Author(s): William Weber
Publisher: Croom Helm (2nd edition, Ashgate Press, 2004)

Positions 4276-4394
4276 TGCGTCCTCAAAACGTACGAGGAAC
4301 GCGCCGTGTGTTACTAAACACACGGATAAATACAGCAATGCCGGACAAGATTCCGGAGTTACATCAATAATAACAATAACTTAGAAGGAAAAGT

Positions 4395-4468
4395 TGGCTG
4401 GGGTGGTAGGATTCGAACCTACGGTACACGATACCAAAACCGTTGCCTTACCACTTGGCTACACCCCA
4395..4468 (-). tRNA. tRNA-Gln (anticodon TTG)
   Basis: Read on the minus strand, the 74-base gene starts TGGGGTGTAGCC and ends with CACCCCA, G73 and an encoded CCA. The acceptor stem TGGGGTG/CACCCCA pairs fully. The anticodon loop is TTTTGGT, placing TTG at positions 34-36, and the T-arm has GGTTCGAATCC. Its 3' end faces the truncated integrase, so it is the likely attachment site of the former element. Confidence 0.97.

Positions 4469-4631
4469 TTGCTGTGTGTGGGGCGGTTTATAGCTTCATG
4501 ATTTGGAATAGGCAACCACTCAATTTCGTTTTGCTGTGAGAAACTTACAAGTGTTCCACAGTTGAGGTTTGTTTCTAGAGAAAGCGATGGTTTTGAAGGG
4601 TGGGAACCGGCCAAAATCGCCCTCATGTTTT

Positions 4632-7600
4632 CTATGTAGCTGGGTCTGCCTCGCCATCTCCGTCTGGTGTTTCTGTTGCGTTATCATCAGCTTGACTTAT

First published in 1975, Music and the Middle Class made a trail-blazing contribution to the social history of music, bringing together sociological and historical methods that have subsequently become accepted as central to the discipline of musicology. Moreover, the major themes of the book are ones which scholars today continue to grapple with: the nature of the middle class(es) and their role in cultural definition; the concept of taste publics distinct from social status; and the establishment of the musical canon. This classic text is reissued here in Ashgate’s Music in Nineteenth-Century Britain series, though of course the book ranges beyond its study of London to discuss in detail the contrasting concert life of Paris and Vienna. This edition features a substantial new preface which takes into account the significant work that has been done in this field since the book first appeared, and provides a unique opportunity to assess the impact the book has had on our thinking about the European middle class and its role in musical life.